An attempt to unionize workers at a medical marijuana facility near Philadelphia was dismissed after the National Labor Relations Board (NLRB) ruled that the employees who were trying to organize there were agricultural workers.

AgriKind owns a cannabis growing operation in Chester. Its parent company has an interest in one of the Pennsylvania Clinical Registrant growers, which works with Drexel University to develop medical marijuana studies. It also plans to open a dispensary in Chester in March.

Two AgriKind employees, a trimmer and a cultivation associate, attempted to establish a union shop there under the auspices of the United Food and Commercial Workers Local 1776.

Agricultural and farm workers are usually considered to be federally exempt from federal labor law.

The NLRB is an independent agency of the federal government that adjudicates labor issues.

In a decision released last week, the NLRB ruled that because the two workers did not ”significantly transform the natural product from its raw state,” they were ineligible for union protection.

The trimmer and the cultivator “are exempt because they each substantially engage in the primary agricultural functions of harvesting, pruning, and sorting of plant,” the NLRB wrote.

In previous marijuana cases, the NLRB has ruled in favor of unionizing of cannabis facility employees if their work includes packaging weed or delivering it to dispensaries.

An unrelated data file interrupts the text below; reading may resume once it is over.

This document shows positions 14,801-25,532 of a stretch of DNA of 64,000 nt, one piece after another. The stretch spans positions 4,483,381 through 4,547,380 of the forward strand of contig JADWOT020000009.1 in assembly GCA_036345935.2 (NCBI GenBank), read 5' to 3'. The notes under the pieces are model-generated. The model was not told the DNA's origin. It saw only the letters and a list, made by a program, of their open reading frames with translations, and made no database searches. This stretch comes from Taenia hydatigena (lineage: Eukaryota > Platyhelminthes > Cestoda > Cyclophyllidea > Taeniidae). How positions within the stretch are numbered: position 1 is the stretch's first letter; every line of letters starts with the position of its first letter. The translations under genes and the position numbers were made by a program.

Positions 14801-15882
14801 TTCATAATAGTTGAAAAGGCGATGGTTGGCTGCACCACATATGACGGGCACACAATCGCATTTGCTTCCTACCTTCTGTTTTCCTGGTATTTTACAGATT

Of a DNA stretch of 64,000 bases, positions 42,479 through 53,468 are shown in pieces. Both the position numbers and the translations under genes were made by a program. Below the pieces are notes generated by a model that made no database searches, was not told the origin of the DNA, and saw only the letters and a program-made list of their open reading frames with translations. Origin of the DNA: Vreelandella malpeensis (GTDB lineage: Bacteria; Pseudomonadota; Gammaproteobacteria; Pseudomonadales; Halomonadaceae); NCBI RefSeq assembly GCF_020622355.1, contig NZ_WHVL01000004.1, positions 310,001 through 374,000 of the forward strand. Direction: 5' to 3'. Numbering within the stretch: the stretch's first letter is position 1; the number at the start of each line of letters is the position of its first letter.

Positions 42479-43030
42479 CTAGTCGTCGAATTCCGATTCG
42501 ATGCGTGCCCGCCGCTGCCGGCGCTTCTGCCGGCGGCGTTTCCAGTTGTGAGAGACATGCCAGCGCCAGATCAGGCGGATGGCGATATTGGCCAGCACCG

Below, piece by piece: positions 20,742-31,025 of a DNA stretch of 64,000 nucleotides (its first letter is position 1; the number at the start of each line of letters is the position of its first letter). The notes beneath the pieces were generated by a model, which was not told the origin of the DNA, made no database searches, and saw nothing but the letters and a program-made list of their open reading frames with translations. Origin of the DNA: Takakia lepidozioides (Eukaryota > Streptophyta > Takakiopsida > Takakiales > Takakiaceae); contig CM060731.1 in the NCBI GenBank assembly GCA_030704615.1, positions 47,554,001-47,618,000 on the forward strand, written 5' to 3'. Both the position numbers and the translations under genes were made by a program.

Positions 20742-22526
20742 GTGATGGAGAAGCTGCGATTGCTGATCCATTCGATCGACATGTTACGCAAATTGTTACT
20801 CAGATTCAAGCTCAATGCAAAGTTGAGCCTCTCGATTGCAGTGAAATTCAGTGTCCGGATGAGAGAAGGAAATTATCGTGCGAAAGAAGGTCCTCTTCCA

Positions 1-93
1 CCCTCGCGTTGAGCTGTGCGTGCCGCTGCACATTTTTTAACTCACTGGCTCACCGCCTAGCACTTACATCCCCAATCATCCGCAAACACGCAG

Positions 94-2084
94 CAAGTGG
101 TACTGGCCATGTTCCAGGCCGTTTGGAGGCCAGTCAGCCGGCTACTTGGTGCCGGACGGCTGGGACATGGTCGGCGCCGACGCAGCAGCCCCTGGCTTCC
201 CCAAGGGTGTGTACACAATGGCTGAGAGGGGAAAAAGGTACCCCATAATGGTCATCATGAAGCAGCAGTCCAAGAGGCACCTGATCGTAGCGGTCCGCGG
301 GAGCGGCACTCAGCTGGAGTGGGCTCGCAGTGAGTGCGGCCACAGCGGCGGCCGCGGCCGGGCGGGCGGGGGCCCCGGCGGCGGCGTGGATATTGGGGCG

Wendell Young, the president of the UFCW 1776, said efforts to organize employees at AgriKind will continue.

“The NLRB tried to change the law with this decision. An administrative agency was trying to legislate through Trump appointees,” Young said. “Though the two workers are no longer employed at AgriKind, we still have an active large group of employees there who want to unionize.”

“The precedent established is clearest when you look at mushroom workers,” Young continued. “So we will follow through with this case to the Pennsylvania Labor Relations Board. Workers who are exempt under the NLRB are usually covered by the Pennsylvania Labor Relations Board.”

Labor peace agreements (LPAs), which clear the way for collective bargaining, are mandatory for legal cannabis producers in California, said Steven Schain, a lawyer with Hoban Law. which focuses on marijuana and hemp law. “Under New Jersey’s pending adult-use statute, LPAs are required for all prospective applicants to grow, with the exception of microbusinesses. There are no requirements for LPAs in Pennsylvania.”

At AgriKind, inexperienced trimmers, who shape the cannabis flower buds, are paid about $11.75 an hour, company CEO Jon Cohn said. “New cultivators earn a little more than that.”

AgriKind employs about 70 workers, “most of them full time,” Cohn said.

The company is working to double the amount of cannabis it has under cultivation by mid-March. Cohn said that he received approval for the expansion from the state Department of Health last week and that he’ll be hiring 60 more people to fill roles in all aspects of the operation.

Cohn said his employees receive health insurance through Independence Blue Cross and this year will get contributions toward a 401(k) . “We’d rather take care of our people,” he said.

“We don’t want the atmosphere here to be management vs. labor. Granted, we’ve grown really fast and had a ton of turnover. That’s caused some pains. People think growing cannabis is going to be glamorous, but it’s really hard work.”